Trade for Sustainable Development (T4SD) Forum
Trade for Sustainable Development (T4SD) is a highly technical resource within ITC, charged with the mandate to make sustainable trade the standard. Focused in particular on small business in developing countries, T4SD created and continually advances the world’s most credible, comprehensive and neutral platform on sustainability standards in trade. Our annual forum is one of ITC’s leading global events on sustainable value chains, exploring the latest hot topics in sustainable trade, bringing together leading speakers from a cross-section of fields.
From factory collapses to dam failures and mine disasters – the past two decades have seen a string of tragedies exposing the life-threatening risks in supply chains. Such incidents not only revealed the dire conditions faced by upstream workers, but also shined a light on the need for better risk monitoring in value chains.
Along with social concerns, environmental challenges have further strained supply chains, with climate change amplifying cross-cutting issues.
Policymakers around the globe responded with a patchwork of new laws, often at national levels, to prevent such incidents from re-occuring. However, there was a pressing need to develop international frameworks and enforcement mechanisms to streamline the national policies that were fragmented at best.
In light of these challenges, a growing movement emerged to safeguard human rights and protect the environment in the global economy. On a supranational level, in February 2022, the EU adopted its proposal on corporate sustainability due diligence, which aims to foster sustainable and responsible corporate behaviour throughout global value chains.
The 2022 edition of the T4SD Forum delved into corporate sustainability governance and took a critical look at how the evolving regulatory landscape affects small-business owners, especially the upstream players in developing countries.
Forty years ago, consumers thought very little about their products. Coffee was “just coffee”, and shoppers didn’t care much about where it came from, what variety it was, and even less about how it was produced.
Over time, however, NGO-led initiatives lifted the curtain on production conditions, exposing the steep environmental and social costs of unsustainable sourcing. New sustainability concerns led to the emergence of Voluntary Sustainability Standards to monitor production practices and communicate sustainability efforts.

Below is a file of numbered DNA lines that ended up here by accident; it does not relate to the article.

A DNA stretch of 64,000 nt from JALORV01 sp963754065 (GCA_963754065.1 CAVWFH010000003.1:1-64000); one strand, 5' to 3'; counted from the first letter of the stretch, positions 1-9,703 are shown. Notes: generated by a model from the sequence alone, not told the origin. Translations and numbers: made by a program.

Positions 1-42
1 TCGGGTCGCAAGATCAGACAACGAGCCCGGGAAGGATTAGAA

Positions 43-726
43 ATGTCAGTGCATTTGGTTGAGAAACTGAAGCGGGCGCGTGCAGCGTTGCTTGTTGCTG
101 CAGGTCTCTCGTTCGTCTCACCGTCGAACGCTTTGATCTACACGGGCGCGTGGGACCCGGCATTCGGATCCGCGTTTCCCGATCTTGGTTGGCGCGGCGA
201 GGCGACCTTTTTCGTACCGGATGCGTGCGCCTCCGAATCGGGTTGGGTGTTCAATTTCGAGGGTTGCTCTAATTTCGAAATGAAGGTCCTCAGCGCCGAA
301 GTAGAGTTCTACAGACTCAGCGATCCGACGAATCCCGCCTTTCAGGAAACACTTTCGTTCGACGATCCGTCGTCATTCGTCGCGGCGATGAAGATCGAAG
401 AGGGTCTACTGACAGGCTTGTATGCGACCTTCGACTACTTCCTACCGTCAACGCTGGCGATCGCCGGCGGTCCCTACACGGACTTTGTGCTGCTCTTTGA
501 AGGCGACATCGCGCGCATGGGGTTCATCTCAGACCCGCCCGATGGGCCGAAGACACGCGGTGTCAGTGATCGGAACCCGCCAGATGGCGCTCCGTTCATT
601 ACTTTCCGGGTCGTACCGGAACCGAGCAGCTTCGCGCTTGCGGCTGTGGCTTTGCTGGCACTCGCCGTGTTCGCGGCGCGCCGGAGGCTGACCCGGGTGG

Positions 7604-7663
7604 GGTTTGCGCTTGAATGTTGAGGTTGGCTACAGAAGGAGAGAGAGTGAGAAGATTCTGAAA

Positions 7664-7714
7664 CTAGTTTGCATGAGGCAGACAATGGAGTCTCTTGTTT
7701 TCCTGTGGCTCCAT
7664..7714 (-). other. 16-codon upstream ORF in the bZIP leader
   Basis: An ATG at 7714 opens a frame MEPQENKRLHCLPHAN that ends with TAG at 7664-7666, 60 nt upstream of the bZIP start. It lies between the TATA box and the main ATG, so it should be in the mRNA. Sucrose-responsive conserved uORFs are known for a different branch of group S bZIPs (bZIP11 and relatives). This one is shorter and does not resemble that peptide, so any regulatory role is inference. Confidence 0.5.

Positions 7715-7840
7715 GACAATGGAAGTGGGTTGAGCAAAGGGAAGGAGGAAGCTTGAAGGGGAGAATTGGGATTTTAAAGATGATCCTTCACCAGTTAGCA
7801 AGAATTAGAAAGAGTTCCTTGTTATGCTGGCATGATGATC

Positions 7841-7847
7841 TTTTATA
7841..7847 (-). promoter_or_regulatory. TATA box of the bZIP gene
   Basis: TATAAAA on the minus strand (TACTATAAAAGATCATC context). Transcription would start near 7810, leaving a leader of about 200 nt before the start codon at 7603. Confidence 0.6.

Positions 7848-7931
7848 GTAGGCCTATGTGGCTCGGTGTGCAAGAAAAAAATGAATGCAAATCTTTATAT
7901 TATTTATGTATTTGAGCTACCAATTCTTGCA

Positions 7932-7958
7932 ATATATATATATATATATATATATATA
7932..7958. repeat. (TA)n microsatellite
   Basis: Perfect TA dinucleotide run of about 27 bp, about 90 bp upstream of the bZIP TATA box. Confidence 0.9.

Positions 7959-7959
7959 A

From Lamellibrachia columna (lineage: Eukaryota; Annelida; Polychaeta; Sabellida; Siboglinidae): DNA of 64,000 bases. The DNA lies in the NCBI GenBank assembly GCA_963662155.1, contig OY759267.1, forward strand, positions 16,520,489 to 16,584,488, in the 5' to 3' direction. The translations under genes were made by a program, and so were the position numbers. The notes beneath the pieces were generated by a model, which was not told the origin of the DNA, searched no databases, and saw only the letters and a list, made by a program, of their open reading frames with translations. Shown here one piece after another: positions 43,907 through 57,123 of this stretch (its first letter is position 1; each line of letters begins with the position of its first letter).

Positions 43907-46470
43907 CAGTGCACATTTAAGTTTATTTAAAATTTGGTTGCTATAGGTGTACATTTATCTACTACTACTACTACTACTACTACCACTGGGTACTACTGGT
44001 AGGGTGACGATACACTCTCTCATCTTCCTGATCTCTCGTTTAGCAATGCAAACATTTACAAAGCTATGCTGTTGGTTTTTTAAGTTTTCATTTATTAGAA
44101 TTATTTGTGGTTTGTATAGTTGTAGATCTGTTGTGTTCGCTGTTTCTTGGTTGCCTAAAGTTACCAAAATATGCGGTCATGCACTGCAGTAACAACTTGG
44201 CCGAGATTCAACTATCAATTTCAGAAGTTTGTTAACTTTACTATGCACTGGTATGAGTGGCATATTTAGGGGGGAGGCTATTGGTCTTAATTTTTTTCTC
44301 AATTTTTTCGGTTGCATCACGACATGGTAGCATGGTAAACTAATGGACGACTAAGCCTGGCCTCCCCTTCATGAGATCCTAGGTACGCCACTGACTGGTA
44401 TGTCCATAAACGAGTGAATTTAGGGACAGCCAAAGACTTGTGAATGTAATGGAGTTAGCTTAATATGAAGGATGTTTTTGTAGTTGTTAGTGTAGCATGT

In 2020, the eruption of COVID on the world stage profoundly altered the sustainability landscape. Suddenly, audits for voluntary standards had to be conducted remotely, companies had to reconfigure their supply chains, and small businesses had to adjust and innovate at lightning speed – all against the backdrop of an impending climate crisis.
In light of these burning new challenges, has sustainability taken a back seat? Has the pandemic slowed the rise of these standards? How can small businesses, governments, and the financial sector make sense of the increasingly complex sustainability landscape? And what is the role of sustainability standards in post-COVID recovery?
To address these questions, ITC brought together its network of partners and experts, and leverages 10 years of insight as the only global, neutral institution to map these standards.
ITC hosted a novel, virtual summit in a year that saw most major events cancelled or postponed.
The summit responded to the interconnected trade and development challenges brought to the forefront by the COVID-19 crisis and merged SheTrades Global, the premier global event linking women entrepreneurs with buyers and partners, with the Trade for Sustainable Development (T4SD) Forum, one of the leading global events on sustainable value chains.
The crisis exposed the frailty of our value chains and has disproportionally
affected women. The discussions considered:
How can we use this moment to hit the reset button and build more resilient, inclusive and sustainable value chains? How can we ensure that ‘good trade’ for positive and inclusive economic, environmental and social impact is the way forward in a post-COVID world?